Despite continuous cutting of holdings by most mutual funds, insurance firms' stake in BSE 500 touched an all-time high level in the June quarter.
Driven by robust investments, the average shareholding (based on value) of insurance firms in BSE 500 stocks, which comprises 95 per cent of the total market capitalisation, rose 11 basis points to 5.9 per cent at the end of the June quarter.
According to estimates, insurance companies were net buyers to the tune of Rs 3,500 crore during April-June. Meanwhile, foreign institutional investors (FIIs) sold shares worth Rs 1,958 crore and mutual funds sold shares worth Rs 918 crore during this period.
They added the bulk of investments from the sector came from insurance giant Life Insurance Corporation of India (LIC), which controls more than 80 per cent of the assets under management of the sector. Gross buying of LIC in Indian stocks during the June quarter was in the range of Rs 5,000 and Rs 6,000 crore.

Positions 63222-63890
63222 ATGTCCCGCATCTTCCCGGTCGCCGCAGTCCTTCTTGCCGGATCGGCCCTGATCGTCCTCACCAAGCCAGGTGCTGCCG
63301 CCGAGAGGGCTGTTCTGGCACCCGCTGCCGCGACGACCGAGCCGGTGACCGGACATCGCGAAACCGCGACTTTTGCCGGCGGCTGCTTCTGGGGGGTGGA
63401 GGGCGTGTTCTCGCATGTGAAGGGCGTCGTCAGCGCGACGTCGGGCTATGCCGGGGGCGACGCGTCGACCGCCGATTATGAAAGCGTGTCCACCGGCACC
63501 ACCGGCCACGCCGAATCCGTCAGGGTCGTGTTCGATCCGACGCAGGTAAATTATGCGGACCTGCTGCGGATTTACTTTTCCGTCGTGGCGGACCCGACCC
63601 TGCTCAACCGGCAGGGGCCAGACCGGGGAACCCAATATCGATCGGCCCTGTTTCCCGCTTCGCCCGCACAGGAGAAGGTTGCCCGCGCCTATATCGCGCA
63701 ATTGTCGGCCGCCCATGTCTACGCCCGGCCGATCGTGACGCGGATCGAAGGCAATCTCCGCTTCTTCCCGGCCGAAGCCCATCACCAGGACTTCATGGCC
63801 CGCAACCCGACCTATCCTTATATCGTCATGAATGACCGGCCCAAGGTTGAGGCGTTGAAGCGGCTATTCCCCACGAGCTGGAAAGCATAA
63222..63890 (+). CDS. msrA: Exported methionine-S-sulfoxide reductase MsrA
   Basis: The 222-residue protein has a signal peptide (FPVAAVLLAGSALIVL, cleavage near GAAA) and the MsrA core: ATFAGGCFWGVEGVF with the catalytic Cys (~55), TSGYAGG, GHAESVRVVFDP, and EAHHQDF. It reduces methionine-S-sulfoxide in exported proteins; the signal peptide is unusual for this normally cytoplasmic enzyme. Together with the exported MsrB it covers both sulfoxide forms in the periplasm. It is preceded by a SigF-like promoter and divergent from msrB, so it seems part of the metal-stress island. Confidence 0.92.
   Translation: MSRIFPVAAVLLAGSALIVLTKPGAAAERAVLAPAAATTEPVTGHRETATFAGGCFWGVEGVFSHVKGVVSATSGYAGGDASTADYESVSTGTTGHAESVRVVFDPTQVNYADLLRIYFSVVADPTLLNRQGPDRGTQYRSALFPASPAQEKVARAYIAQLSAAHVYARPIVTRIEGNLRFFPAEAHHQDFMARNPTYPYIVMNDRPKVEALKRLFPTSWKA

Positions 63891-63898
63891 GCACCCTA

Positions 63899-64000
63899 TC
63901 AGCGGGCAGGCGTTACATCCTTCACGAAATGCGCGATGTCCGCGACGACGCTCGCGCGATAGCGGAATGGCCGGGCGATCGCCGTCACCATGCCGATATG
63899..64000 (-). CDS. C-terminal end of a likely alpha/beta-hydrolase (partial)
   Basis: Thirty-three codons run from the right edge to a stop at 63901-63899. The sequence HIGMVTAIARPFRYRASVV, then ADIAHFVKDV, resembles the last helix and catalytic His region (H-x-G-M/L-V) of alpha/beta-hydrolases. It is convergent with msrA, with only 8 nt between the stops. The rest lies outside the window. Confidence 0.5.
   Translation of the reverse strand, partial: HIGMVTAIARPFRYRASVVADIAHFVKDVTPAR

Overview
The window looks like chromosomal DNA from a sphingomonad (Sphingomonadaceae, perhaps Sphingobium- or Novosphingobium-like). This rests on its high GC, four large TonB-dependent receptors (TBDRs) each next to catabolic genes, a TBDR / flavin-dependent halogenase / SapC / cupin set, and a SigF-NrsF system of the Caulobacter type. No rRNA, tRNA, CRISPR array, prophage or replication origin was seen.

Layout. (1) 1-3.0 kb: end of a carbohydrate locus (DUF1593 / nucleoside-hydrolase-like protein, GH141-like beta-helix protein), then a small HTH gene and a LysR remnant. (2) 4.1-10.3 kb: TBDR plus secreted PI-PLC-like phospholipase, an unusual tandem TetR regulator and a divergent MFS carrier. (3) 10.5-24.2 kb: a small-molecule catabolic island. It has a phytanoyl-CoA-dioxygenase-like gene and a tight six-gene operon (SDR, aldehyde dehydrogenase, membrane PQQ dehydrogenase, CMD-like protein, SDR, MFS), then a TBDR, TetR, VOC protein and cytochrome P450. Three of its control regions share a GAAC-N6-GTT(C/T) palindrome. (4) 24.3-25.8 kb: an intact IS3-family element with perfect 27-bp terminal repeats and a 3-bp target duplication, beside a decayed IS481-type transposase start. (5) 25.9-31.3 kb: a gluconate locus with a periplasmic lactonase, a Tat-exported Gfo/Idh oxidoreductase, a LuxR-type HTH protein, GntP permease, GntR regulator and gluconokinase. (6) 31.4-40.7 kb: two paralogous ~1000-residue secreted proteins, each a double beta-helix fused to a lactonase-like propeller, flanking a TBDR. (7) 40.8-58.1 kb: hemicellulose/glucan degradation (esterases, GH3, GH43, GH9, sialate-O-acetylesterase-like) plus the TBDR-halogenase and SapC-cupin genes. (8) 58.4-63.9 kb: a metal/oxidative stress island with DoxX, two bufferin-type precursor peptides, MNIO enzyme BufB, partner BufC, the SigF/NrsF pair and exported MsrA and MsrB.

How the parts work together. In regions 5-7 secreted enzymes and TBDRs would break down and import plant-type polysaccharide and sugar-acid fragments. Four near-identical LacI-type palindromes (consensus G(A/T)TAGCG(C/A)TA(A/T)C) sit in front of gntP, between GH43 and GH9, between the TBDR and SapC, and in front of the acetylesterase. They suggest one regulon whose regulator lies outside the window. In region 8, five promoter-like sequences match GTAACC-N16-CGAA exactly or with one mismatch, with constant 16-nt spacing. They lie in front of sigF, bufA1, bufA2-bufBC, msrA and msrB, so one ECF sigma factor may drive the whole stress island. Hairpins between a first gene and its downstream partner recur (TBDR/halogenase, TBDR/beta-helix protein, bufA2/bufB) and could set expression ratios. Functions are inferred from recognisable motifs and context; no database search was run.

Mr. Sudhakar Shanbhag, Chief Investment Officer, Kotak Life Insurance said, “Given the volatility, insurance companies try to deploy funds whenever there is any correction."
Interestingly, unlike FIIs, who turned defensive during the June quarter, insurance companies adopted an aggressive stance by increasing their exposure to high-beta sectors like financials and industries.
According to JP Morgan, insurance companies increased their holdings in most sectors with the exception of consumer staples and healthcare. FIIs, on the other hand, increased their holdings in consumer staples, utilities and health care sectors, while they reduced holding in industrials, IT services and financials sectors.
Some of the companies in which insurance firms upped their stake are Bank of Baroda, Rural Electrification Corp, Infosys and Bajaj Auto, while they pared their holdings in firms such as Mahindra Satyam, Tata Motors, Zee and Bharat Petroleum Corp.
Ownership of FIIs in BSE 500 dipped by a marginal 10 basis points to 15.7 per cent and mutual fund holdings came off even further to just 3.7 per cent, according to an analysis done by JP Morgan.